Perhaps like me, at the beginning of every year you find yourself thinking on what you learned over the course of the preceding 365 days. If you don’t, I recommend making it a deliberate practice. I recommend grabbing a pen, a sheet of paper, and spending some time writing a list of the significant occurrences in your life from last year and what you garnered from them.

It’s not hard to do. I usually try to think of at least five, even though I know I could rake into a pile far more from the annals of my brain. I list these five events, giving each a title, and then beneath each one I write a short sentence—a summary statement of what I learned in that particular instance.

Sometimes it hurts to see what I’ve written. Sometimes it’s a joy. Either way, the result is that I can put a finger on and work to remember something I know now that I didn’t know before, and it continues to be a way to reach higher when it comes to being a better pastor, teacher, husband, father, friend, thinker, and all around human being.

One of the five things in this year’s list isn’t necessarily something I learned, but rather more of a recap. I was reminded that I am more than capable of lying to myself. I’ll give you an example.

There’s someone I know who, no matter what I say or do, just doesn’t seem to like me very much. Whether passively or with deliberate hostility, this person has proven a readiness to take anything I’ve said or done as a reason to lunge at almost any moment. Of course, it’s easy to see why this would bother me. No one wants to be treated this way. I certainly can’t think of too many people who enjoy being disliked. It’s painful. For me, it hurts even more because one of my New Year resolutions in 2020 was to make a genuine effort at bridging the gap of disdain between the two of us. And I did. But it seems each attempt only seemed to ricochet. In the end, however, the self-deception occurred, not in the sense that I was wrong in thinking I could better the relationship, but rather in thinking that it matters if the person genuinely likes me or not. The deception went deeper as I began believing that the person must actually be deranged for not liking me, because, I mean, how could anyone not like me? I’m so easy to get along with, and really quite wonderful in almost every single way.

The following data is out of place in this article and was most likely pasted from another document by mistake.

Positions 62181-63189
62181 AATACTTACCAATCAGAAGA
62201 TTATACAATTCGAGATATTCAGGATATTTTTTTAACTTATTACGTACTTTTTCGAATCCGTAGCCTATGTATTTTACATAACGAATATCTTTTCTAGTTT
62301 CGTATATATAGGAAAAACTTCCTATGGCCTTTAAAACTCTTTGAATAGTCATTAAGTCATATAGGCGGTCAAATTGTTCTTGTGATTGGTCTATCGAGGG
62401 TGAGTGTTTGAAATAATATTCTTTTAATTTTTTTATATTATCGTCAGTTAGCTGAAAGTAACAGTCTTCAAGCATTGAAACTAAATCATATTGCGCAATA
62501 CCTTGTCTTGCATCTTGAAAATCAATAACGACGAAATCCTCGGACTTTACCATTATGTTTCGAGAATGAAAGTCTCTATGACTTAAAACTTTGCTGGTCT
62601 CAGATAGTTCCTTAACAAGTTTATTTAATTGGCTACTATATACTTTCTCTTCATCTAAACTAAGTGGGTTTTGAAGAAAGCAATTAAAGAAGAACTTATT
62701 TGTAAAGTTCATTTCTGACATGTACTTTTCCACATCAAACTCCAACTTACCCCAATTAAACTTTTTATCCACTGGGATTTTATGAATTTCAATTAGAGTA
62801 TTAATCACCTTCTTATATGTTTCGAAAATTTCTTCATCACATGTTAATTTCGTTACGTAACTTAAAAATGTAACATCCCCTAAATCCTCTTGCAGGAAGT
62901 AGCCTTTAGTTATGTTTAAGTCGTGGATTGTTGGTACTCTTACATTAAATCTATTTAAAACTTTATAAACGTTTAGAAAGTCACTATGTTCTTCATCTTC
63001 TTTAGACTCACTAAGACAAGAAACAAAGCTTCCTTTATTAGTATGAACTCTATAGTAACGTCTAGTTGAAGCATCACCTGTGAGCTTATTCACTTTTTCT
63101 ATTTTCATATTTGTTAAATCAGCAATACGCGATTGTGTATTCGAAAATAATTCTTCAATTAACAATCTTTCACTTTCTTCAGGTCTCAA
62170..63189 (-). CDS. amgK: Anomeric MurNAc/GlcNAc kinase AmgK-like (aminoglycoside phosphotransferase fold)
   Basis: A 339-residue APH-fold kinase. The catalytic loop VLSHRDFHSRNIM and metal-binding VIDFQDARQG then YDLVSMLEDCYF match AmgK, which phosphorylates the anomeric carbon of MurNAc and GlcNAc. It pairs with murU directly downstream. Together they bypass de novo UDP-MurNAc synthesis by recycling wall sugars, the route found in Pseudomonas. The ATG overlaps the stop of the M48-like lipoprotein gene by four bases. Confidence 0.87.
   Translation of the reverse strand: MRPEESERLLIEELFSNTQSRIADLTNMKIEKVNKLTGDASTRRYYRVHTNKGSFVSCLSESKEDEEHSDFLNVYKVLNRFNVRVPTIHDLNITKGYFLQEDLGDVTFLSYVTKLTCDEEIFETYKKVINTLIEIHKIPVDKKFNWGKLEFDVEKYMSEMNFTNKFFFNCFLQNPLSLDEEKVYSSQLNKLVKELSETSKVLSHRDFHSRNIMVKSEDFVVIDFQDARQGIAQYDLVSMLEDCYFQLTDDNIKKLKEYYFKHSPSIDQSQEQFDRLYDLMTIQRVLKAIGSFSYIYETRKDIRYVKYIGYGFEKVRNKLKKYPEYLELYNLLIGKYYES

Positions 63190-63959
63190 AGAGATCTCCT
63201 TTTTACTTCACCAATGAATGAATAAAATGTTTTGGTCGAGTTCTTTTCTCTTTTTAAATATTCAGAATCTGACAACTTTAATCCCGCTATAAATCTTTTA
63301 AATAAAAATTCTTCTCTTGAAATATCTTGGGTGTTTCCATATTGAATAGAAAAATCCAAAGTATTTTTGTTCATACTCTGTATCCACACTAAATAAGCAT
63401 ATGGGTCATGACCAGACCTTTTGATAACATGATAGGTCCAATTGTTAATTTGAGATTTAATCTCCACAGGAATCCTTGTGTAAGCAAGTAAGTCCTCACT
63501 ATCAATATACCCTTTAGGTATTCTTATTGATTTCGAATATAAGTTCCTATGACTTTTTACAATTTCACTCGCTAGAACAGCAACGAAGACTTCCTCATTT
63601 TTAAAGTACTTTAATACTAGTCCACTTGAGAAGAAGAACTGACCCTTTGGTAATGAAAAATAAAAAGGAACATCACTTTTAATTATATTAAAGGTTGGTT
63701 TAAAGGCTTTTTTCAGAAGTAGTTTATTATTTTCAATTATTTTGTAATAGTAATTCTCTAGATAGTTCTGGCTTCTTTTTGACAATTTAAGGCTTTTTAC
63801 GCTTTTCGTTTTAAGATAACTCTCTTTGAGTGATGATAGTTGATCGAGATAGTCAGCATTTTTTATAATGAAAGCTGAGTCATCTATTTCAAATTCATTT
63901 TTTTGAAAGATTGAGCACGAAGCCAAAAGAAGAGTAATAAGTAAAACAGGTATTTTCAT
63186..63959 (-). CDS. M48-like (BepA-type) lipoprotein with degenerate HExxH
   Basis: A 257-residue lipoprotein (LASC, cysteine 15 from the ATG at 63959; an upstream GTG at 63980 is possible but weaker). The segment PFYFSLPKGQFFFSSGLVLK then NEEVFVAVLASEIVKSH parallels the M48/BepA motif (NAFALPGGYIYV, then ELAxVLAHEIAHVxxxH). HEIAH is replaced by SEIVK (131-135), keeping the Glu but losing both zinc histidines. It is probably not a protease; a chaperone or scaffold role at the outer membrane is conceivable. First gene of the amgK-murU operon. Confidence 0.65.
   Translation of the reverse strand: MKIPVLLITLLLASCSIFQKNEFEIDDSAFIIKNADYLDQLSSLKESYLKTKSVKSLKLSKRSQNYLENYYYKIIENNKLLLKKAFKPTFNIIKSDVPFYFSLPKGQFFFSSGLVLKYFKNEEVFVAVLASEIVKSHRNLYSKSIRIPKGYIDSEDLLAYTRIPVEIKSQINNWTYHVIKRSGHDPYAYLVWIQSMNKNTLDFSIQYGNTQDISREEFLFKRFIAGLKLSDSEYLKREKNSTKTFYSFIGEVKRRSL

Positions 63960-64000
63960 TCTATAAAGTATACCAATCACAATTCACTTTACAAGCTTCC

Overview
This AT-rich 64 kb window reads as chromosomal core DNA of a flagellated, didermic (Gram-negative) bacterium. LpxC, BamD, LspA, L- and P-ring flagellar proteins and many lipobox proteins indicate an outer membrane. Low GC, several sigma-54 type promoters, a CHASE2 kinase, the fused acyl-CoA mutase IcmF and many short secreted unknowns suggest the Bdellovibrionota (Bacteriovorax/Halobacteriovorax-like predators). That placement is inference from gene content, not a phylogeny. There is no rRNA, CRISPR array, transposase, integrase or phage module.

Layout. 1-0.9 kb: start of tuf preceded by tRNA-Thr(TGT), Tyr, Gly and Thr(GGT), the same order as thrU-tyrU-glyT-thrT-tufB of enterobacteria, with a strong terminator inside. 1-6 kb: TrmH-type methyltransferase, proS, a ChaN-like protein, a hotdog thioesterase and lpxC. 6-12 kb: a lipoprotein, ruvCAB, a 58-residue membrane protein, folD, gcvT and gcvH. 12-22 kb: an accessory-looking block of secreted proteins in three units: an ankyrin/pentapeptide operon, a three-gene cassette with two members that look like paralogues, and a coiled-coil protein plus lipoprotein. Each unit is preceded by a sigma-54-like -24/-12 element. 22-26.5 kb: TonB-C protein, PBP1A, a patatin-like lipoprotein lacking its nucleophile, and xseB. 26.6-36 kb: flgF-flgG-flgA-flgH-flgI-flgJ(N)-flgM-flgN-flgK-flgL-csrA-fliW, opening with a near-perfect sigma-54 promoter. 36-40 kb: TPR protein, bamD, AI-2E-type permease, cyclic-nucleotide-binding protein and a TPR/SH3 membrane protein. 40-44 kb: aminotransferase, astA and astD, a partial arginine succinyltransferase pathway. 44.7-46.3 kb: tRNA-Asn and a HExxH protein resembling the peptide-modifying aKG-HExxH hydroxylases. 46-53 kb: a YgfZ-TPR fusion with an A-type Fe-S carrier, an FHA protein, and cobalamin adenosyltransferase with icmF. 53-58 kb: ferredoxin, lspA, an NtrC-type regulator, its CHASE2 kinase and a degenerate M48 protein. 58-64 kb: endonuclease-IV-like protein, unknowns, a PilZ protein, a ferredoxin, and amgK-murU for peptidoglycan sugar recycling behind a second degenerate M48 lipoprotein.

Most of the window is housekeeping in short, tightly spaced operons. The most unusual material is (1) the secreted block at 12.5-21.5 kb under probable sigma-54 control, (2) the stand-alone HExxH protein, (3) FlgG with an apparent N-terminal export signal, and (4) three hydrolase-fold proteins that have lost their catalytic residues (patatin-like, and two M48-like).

Sure.

We all think this way sometimes, and with that, the poison of the lie begins seeping into our veins and arming us for retaliation—for giving us a false justification that gives us permission to despise them right back, and even worse, to act on that disposition.

Something else on the list of things I learned: Faithfulness means honesty, and honesty means responsibility, which is precisely why so many go out of their way to redefine faithfulness.

What I mean is that so many people appear to be able to keep their consciences clean while doing just about anything, just so long as they believe what they’re doing is okay with God. But the only way to do something like that is to set honesty aside in order to redefine faithfulness. For example, skipping church becomes acceptable as long as the core of our definition for faithfulness means that our actions are in some way divinely approved, or perhaps that true worship can happen in any form and anywhere. Or maybe we deliberately choose candidates in an election who support the murdering of babies in the womb because, in our thinking, the social welfare programs offered by those same candidates intend to lift far more from poverty, ultimately bettering far more lives than the ones they’d allow to be snuffed out. In other words, in the economy of good deeds, certainly God would be okay with that calculation because it helps more than it harms. Or how about shaming a person in a store for not wearing a mask. If one believes wearing a mask to be an unarguably virtuous cause, a moment spent showing some tough love to a maskless perpetrator in a grocery store can be internally translated as a brave display of righteousness that has as its goal the saving of lives.

I’m taking better care to be aware of these darkly maneuverings, especially among Christians. And as the days of 2021 unfold, I intend to continue probing such foolishness and being ready to respond.

I’ll share one more of my five-item list. Like the first one I shared, it isn’t anything new, but rather a re-learning of sorts.

Other than God, everything has a beginning and end, and if you can just give the stormy situation you’re in a little bit of time, some prayerful consideration, and if required, some careful conversation, eventually the situation will dissipate like a raincloud that has wept all its tears.

Even some of the worst situations I’ve ever experienced as a pastor have all quieted down at one point or another. “This, too, shall pass” is a well-worn phrase for a reason. Although, the phrase will never outmatch the value of Saint Paul’s words in 2 Corinthians 4: 17-18, where he reminds us that the troubles of this life are momentary, and in comparison to the eternal glory that is ours in Christ, they just can’t hold a candle.